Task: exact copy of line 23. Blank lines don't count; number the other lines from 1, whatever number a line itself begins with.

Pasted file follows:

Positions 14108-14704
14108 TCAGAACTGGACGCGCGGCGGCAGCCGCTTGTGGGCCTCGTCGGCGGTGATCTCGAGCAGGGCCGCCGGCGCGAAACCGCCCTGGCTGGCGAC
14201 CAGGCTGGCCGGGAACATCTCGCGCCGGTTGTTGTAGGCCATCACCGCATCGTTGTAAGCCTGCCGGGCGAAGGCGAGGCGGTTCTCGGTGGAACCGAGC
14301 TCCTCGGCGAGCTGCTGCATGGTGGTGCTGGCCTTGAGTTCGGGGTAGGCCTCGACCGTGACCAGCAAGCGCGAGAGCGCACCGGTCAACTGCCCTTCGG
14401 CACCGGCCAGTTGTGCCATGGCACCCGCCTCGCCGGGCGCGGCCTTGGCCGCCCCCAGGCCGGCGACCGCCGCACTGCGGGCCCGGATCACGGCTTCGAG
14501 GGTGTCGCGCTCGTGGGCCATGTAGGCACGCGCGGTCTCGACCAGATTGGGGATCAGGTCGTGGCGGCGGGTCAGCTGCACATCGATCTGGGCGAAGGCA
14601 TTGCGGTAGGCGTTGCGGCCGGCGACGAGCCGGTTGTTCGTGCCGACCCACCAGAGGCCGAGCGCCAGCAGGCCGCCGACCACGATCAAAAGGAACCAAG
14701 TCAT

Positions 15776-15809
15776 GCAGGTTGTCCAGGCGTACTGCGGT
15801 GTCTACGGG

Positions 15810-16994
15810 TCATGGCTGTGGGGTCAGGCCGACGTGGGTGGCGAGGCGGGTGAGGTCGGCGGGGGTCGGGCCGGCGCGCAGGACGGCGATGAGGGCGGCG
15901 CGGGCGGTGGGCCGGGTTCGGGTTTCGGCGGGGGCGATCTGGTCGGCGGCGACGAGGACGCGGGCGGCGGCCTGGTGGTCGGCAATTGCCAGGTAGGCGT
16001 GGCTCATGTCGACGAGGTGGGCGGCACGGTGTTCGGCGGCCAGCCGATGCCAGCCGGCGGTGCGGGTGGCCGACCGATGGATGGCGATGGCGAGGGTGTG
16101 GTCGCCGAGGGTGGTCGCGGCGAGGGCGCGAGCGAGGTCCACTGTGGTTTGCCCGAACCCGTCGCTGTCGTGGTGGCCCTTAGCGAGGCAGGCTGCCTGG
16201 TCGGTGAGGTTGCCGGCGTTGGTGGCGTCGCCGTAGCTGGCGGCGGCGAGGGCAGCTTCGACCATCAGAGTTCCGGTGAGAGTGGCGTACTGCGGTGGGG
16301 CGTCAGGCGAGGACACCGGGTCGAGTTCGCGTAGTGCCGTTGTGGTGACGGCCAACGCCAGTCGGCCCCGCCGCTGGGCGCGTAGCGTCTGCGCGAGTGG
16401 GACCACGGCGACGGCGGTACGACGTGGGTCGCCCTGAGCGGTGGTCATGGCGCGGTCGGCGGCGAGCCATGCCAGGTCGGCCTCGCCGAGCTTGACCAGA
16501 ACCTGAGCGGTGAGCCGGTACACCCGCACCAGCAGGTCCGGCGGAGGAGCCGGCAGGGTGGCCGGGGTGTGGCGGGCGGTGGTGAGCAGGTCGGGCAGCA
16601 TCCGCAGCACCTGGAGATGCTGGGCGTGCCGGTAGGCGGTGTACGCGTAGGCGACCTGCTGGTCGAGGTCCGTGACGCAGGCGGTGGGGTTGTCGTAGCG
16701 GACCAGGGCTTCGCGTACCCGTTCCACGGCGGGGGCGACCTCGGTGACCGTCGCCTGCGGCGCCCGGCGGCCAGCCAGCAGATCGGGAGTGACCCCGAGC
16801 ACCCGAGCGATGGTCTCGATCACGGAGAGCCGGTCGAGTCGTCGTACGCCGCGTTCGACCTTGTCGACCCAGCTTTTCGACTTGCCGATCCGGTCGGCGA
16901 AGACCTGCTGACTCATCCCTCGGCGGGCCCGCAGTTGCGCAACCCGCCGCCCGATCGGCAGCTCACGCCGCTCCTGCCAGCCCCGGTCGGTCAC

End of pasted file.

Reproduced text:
16801 ACCCGAGCGATGGTCTCGATCACGGAGAGCCGGTCGAGTCGTCGTACGCCGCGTTCGACCTTGTCGACCCAGCTTTTCGACTTGCCGATCCGGTCGGCGA